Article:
SAN FRANCISCO (AP) -- Discount broker Charles Schwab Corp. said Monday its net income edged higher in the first quarter, but said trading activity remains weak.
Schwab's income rose less than 2 percent as the company reported greater revenue from asset management and administration fees and higher interest revenue. However it said trading activity is still lower than had expected, and in the first quarter its results were hurt by an increase in incentive payments, accelerated contributions to employee health savings accounts, and changes to incentive award vesting for employees who are eligible for retirement.
For the three months ended March 31, Schwab posted net income of $198 million, up from $195 million a year ago. On a per-share basis its net income was unchanged at 15 cents. Revenue rose 8 percent, to $1.29 billion from $1.19 billion.
Analysts, on average, were expecting net income of 16 cents per share and revenue of $1.27 billion, according to FactSet.
Schwab said revenue from asset management and administration rose 14 percent to $552 million and net interest revenue increased 8 percent to $469 million. Trading revenue fell 8 percent to $223 million.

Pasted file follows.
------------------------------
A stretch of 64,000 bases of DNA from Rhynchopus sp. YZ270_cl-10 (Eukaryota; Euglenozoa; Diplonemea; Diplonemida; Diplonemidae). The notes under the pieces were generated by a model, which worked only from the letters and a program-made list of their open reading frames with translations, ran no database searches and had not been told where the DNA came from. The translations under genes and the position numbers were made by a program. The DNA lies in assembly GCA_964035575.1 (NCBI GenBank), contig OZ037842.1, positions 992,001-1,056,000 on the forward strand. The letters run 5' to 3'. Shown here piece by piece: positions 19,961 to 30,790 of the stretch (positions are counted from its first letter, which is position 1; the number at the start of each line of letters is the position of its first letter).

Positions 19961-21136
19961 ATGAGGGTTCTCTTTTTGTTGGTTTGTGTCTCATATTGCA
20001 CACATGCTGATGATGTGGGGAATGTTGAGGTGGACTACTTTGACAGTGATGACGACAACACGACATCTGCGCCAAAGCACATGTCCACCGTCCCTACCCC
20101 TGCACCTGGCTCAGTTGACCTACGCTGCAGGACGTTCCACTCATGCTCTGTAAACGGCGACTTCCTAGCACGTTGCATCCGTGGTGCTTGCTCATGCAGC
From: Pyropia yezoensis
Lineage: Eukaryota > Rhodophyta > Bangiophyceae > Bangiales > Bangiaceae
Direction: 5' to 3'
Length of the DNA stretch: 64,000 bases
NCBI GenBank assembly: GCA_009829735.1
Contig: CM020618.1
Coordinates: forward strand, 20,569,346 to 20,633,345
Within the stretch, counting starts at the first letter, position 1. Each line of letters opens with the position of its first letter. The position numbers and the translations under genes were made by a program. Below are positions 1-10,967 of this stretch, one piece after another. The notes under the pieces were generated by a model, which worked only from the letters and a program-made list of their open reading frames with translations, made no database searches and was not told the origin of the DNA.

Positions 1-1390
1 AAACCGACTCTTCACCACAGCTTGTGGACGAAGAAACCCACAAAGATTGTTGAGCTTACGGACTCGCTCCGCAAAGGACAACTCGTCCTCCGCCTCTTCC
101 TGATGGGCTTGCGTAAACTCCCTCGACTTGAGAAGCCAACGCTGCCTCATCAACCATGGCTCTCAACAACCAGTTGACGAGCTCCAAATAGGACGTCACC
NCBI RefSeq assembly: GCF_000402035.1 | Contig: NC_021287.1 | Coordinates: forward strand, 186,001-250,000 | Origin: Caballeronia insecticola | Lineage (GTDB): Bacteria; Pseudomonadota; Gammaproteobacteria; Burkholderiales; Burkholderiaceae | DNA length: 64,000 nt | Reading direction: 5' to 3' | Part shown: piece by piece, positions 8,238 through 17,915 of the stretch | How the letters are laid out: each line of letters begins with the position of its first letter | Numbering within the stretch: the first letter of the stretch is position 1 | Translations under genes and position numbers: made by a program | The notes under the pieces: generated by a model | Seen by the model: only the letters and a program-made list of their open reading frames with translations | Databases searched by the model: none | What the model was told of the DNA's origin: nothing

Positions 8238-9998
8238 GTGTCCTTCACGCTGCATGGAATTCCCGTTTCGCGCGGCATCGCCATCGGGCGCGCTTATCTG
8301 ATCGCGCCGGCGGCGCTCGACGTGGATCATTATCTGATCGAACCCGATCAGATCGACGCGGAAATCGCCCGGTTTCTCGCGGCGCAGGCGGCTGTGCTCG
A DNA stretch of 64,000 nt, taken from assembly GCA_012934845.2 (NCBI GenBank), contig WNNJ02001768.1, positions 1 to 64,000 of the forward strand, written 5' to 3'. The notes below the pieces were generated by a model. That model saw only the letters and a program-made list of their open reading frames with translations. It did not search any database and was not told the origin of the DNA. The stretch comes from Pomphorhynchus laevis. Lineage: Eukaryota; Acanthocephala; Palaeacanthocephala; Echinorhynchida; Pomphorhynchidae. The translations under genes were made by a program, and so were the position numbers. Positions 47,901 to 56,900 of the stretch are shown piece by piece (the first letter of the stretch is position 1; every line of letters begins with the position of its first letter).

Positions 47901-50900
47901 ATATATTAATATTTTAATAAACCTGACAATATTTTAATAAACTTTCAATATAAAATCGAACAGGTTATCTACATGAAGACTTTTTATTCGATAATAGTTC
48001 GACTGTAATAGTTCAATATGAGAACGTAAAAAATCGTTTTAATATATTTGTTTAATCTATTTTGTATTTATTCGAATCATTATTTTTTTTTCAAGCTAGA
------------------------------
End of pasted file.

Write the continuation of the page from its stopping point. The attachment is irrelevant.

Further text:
The company said client assets rose14 percent from a year ago, to $2.08 trillion at the end of the quarter. Clients invested $43.4 billion in new assets during the quarter.
Schwab said in March that trading activity was lower than expected and that it planned to cut spending as a result. President and CEO Walt Bettinger said in a statement Monday that trading activity remains "muted."
Chief Financial Officer Joe Martinetto said the company expects to report full-year earnings per share in the mid 70-cents range. Wall Street is expecting profit of 74 cents per share for the year.
Shares of Charles Schwab lost 17 cents to $17.11 in morning trading. The stock started the session up about 19 percent since the start of the year, and has been trading in the 52-week range of $11.64 to $18.34.
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